“He went in with a plan, and every year there was improvement -- on the floor, in the classroom and in the community. A lot of times, new guys come in and don’t have a plan. They just get the best players they can and try to win. That’s not Ed at all.”
Eventually the wins started to come for the Bucs, but success never changed the approach.
Wadood and Fields were junior forwards on the NCAA tournament team – its and heart and soul. Wadood says the DeChellis philosophy rubbed off on everybody.
“He did everything the right way, didn’t cut any corners,” said Wadood, now a Wal-Mart executive back home in Arkansas. “He always believed in himself and his system, the players he brought through the program. He knew one day he’d get it where it needed to be.”
Smith, a precocious freshman point guard, was the driving force that last season. The little left-hander would go on to score 2,300 points in his career, a school record, and also finished as the No. 2 assist man behind Mister Jennings.
Coaching Smith was at times like trying to harness the wind.
“You couldn’t coach him too much; that would have been a mistake,” said DeChellis. “Timmy could really score the ball, a score-first point guard, but other kids liked playing with him because he could create and make their lives easier. As a coach, you could pull him back somewhat, but his best attribute was being different. He’d take some bad shots, but you had to live with it because he made a lot of them.
“He could turn around a game quicker than anybody I’ve ever coached. He had a big heart and just wanted to win.”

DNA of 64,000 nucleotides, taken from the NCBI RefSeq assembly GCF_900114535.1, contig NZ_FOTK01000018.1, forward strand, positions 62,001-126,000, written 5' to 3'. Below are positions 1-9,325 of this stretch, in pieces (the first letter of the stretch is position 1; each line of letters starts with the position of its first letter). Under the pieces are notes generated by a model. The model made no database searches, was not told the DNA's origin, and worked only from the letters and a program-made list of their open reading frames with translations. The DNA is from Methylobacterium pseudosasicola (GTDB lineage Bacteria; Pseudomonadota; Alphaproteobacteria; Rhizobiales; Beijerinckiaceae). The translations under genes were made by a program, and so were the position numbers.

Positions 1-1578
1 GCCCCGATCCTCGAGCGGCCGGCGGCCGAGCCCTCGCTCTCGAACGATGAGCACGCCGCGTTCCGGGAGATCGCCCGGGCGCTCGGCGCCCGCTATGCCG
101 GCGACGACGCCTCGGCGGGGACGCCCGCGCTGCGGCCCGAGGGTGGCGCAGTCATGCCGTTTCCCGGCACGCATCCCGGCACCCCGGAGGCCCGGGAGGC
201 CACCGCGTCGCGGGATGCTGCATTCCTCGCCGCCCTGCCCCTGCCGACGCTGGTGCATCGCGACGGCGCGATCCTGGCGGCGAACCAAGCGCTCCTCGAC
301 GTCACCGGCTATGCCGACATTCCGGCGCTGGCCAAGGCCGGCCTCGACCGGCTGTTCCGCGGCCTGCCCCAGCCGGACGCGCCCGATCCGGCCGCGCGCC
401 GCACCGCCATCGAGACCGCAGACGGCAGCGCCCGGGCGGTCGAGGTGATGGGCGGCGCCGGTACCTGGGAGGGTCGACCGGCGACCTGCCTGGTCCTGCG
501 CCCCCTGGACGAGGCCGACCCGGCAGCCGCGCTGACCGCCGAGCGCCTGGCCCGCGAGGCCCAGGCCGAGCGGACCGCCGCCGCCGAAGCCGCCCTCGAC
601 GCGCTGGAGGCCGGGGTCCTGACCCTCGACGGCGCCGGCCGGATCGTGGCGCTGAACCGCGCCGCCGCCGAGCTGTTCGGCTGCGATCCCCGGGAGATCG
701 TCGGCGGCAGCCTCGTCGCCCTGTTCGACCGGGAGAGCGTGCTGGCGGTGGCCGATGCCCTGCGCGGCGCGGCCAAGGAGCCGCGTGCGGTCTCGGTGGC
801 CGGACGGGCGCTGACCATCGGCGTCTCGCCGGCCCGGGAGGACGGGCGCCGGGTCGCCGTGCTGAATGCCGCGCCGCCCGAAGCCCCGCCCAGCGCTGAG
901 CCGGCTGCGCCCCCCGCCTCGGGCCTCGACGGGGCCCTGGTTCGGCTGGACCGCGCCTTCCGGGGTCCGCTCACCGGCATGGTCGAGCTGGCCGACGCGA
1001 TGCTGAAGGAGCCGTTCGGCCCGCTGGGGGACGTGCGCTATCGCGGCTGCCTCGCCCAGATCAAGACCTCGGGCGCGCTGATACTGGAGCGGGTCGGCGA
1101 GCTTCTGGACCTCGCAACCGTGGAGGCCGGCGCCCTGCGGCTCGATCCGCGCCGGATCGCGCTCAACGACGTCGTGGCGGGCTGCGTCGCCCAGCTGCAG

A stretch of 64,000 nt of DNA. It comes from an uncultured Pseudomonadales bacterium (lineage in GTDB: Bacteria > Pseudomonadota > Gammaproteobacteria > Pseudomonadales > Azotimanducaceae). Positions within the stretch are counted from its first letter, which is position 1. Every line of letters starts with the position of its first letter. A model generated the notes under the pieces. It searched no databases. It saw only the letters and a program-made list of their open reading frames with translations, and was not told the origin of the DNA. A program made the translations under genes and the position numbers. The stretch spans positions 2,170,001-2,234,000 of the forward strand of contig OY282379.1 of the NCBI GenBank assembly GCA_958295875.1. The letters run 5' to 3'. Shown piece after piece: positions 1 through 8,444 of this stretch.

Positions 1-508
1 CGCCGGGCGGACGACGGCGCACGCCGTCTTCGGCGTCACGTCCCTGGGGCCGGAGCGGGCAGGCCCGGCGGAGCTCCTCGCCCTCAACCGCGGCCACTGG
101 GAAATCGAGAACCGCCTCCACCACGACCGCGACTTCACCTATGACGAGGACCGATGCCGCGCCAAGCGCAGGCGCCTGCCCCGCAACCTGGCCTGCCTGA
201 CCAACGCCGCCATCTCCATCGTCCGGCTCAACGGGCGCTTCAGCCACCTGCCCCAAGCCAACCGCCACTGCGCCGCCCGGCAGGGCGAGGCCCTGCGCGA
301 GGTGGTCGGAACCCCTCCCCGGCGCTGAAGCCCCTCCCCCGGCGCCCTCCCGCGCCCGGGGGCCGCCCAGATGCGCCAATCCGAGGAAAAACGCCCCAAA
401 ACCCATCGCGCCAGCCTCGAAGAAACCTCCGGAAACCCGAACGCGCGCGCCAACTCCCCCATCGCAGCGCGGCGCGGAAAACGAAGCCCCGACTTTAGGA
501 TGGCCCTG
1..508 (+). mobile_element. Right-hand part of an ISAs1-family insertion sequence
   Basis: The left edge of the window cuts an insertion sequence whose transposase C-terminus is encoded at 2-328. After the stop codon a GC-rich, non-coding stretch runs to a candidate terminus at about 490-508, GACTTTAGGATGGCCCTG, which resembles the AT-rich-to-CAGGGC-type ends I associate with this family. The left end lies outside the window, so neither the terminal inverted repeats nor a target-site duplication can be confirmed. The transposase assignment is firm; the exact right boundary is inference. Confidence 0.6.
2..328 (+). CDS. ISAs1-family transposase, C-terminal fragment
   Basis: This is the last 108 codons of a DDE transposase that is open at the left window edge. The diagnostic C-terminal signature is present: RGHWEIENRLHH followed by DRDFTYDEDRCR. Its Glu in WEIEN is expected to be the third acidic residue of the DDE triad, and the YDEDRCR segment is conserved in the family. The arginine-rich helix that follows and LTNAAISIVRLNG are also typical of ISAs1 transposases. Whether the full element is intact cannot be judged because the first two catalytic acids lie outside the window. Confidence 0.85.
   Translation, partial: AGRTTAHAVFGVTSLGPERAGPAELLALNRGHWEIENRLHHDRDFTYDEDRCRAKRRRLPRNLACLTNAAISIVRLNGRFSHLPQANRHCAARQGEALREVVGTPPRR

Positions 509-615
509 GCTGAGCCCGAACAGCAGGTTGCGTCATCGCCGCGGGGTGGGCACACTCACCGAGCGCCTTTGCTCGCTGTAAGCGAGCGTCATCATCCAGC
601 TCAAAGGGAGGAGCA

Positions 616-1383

DeChellis’s overall record at ETSU was a less-than-spectacular 105-93, but he had restored the program’s stature in the conference. And he didn’t leave the cupboard bare when Penn State lured him away.
The Bucs, in fact, went back to the NCAAs in Murry Bartow’s first year as coach with many of those same stars leading the way.
“That whole team, I thought, was a reflection of Ed’s personality,” said Scott Wagers, who joined DeChellis’s staff in 2000 and stayed on with Bartow. “He was a tireless worker, and it was a blue-collar squad, staff and all. Ed would come in the office in the morning, heat up his Maxwell House coffee, roll up his sleeves and go to work.”
DeChellis ended up coaching seven seasons at Penn State, with mixed results. The Nittany Lions struggled in the Big Ten but won an NIT championship and earned an at-large bid to the NCAAs in 2011, DeChellis’s last season there.
A month later, with two years left on his contract, he accepted an offer to coach at Navy. It is proving to be the most challenging rebuilding task yet, but DeChellis loves the place and thinks he can build a respectable program there.
“We went from three wins to eight wins, and we’re gonna win more games next year,” he said. “We have no seniors on the team and just had a very good recruiting class.”
As good as life is on Chesapeake Bay, DeChellis says it’s always a pleasure to come back to East Tennessee. Two of his daughters, Casey and Erin, are still living in the area, and the whole family considers it a comfort zone.
The days when DeChellis was just learning how to be a head coach never seem that far away.
“For my family, Kim and our three girls, is was a time to grow and really mature and develop,” he said. “My girls still consider Johnson City to be their home. Those were their formative years, and they really loved living there. It was a great situation for our family, and a great opportunity for me as a coach. We always look back on it very fondly.”